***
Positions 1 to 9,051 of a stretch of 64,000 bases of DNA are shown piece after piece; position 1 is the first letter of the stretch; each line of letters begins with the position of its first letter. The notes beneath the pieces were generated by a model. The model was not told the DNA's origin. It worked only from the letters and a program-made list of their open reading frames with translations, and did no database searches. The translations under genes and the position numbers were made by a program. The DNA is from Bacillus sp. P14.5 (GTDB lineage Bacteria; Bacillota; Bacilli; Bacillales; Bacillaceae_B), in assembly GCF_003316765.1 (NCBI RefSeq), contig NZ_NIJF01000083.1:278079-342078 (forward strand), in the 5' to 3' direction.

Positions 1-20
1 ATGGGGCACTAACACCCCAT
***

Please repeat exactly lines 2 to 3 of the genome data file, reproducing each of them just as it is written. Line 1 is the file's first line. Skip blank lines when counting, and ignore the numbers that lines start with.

Positions 1-20
1 ATGGGGCACTAACACCCCAT